The Cost of Content

The most expensive part of game development is content production. This is a bit unintuitive: if you look at a game like Kirby’s Epic Yarn, you immediately see the cool graphical style, the fun game mechanics, and the well-polished charm. The clear advancements Starcraft II made over the first game are its increased graphical fidelity and its modified gameplay elements. The levels are just where the game happens; they’re rarely the interesting part. However, I’d bet you that more person-hours were spent making those levels than on any other single aspect of the game. This is a big part of the appeal of procedural content.

Hand-Made Content

The project I’m working on right now, Beneath the Waves, looks like it’ll be my longest-playing game yet. Most of the hours I’m putting into it are being spent on laying out the world and creating graphic art. Since I’m using Flixel, the basics of the game’s programming are done for me. The game loop, tilemaps, collisions, physics, those are all coded for me. Even the customizations I’ve done — adding sloped collisions to tilemaps, optimizing the rendering of sparse tilemaps, and so on — haven’t taken too long to do. The level design, though; that’s taking forever. I have eight regions, plus an implicit tutorial section. Each of these regions is taking me three to four hours to lay out, and that’s only in a two-dimensional game.

A modern 3D game requires exponentially more content. Every object in the game world needs a model, a texture, and a normal map. Anything that moves needs an animation. Levels need to be laid out in astonishing detail. Individual bits of trash are distributed in a pattern that must not look too repetitive or unnatural. Non-player characters and pickups must be placed, in ways that make sense for the game’s fiction, look good, and work for the purposes of gameplay. Each kind of surface needs footstep sounds, and each kind of room needs an environmental audio filter. Compared to that, the programming is easy… especially since most games use an established engine like the Unreal Engine, just as I use Flixel.

The solo game developer is a level designer first, and a programmer second. Or last.

Procedural Content

But procedural content changes things. Procedural content generation is the technique used by Minecraft (and, to a lesser extent, by Oblivion and Just Cause 2). Instead of a person deciding where each rock and leaf is placed, the designer crafts an algorithm that lets the computer design its own world, often with random numbers influencing the results. Using procedural generation, an expansive world can be created in a fraction of the time. There’s still a lot of work involved designing and perfecting the algorithm, but once it’s done, it can produce a theoretically infinite world.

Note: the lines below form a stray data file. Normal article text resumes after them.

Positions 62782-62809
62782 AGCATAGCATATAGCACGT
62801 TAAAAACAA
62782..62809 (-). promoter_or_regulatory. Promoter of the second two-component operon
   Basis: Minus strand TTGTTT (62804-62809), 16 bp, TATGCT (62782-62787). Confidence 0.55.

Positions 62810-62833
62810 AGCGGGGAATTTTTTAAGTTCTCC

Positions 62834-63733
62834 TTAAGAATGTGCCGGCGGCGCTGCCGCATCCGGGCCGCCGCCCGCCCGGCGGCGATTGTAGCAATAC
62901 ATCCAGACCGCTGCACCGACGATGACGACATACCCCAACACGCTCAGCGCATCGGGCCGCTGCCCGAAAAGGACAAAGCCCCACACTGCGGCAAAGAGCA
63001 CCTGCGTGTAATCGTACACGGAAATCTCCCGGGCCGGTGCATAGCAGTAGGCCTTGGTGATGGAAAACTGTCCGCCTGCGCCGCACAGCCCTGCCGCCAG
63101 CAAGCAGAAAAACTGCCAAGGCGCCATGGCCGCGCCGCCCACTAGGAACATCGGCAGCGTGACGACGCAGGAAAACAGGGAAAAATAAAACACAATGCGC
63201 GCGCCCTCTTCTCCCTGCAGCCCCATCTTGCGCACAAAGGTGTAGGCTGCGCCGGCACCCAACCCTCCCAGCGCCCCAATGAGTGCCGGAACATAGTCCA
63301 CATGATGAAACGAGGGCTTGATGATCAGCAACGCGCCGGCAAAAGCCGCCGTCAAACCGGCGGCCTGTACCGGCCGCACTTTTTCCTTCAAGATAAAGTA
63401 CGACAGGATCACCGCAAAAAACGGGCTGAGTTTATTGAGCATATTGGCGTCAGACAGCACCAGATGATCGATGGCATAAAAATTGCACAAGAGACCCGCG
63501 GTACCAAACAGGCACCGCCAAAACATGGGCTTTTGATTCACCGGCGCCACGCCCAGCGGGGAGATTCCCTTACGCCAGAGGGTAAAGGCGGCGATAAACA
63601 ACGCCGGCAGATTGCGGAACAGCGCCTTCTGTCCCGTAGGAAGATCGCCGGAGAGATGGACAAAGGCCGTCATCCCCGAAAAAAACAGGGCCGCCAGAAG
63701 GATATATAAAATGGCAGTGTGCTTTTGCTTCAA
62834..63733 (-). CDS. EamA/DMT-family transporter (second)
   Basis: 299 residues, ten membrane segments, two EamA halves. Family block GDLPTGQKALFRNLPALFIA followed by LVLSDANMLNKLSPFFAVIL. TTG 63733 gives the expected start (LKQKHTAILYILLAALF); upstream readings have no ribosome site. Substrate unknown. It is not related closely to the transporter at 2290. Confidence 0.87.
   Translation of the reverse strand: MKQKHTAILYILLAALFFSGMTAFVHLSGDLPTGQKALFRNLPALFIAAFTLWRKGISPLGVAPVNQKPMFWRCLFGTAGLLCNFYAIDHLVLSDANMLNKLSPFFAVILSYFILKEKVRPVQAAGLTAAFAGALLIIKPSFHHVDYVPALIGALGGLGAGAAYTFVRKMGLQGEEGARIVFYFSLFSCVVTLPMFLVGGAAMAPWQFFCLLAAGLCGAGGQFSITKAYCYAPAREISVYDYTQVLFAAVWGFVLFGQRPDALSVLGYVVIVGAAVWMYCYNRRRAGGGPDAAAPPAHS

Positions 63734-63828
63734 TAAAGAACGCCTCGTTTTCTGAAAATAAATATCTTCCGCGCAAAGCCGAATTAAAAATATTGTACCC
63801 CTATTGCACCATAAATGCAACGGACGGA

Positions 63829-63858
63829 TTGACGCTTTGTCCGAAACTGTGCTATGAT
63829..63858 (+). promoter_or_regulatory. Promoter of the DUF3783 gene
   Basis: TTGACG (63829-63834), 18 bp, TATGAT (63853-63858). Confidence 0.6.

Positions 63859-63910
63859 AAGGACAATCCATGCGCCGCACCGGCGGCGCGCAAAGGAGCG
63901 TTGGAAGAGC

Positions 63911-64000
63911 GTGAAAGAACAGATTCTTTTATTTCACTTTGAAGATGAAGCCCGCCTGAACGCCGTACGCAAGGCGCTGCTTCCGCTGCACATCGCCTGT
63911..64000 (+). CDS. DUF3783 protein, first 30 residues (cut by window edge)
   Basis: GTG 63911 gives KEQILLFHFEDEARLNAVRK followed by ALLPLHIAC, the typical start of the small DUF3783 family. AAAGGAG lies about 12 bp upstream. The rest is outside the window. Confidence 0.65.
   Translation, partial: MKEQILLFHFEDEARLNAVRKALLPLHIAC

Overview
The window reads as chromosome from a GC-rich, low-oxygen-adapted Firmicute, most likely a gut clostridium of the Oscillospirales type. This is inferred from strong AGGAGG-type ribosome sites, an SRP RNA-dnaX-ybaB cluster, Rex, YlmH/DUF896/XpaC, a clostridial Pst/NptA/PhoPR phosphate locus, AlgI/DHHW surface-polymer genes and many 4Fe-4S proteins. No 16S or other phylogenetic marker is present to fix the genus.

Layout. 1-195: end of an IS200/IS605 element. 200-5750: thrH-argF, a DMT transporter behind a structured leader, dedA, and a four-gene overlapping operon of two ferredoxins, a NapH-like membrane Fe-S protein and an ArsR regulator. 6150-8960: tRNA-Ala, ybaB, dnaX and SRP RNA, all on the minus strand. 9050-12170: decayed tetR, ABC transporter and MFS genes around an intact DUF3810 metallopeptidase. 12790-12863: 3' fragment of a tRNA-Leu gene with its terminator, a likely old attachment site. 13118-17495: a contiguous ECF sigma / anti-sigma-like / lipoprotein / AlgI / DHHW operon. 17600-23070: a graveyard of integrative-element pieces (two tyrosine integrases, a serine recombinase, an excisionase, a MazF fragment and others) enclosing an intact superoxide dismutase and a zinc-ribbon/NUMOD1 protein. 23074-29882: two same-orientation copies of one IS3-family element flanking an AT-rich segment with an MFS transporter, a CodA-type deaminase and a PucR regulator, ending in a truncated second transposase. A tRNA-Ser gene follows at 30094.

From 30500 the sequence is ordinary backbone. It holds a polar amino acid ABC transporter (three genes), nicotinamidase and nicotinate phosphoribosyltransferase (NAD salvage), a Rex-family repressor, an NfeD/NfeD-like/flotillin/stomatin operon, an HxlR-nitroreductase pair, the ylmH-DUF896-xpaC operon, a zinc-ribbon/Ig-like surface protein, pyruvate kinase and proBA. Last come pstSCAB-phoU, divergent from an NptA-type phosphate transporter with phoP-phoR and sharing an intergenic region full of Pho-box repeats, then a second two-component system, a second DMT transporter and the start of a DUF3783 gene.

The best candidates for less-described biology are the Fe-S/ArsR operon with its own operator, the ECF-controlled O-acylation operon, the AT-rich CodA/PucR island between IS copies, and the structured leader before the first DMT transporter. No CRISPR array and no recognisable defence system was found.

Why not use it on every project? Well, procedurally generated worlds tend to have a certain sameness to them, for one thing. If you’re trying to craft a story or a progression through the game, you’ll need to do a lot of tweaking to get the world to turn out right or insert a small amount of hand-made content into the procedural world. Another objection is that procedural worlds seem sterile or haphazard. Actually, a well-designed procedural system can feel just as authored as a hand-built one, but that takes a lot of work and care.

The Way Forward

We’ll see more procedural content in games in the future. As players demand larger and more detailed worlds, developers will have to employ procedural generation. Most games will still hand-craft environments on the scale of a room or a building, but procedural generation will fill in the very small (books on a shelf) and the very large (the city around the important buildings). However, there will always be a place for the purely hand-crafted. Smaller games excel at attention to detail and an experience that’s been tweaked on every level by a conscious mind.

Making levels takes so long, and sometimes I’d like to just push a button and have the computer make a level for me. Alas, that’s another game entirely.

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14 thoughts on “The Cost of Content

  1. Crytek has a procedural city generator. Each building has an interior, furniture, different decorations. All of which can be blown up, because it’s Crytek. I wonder if they’ll actually put this to good use, though.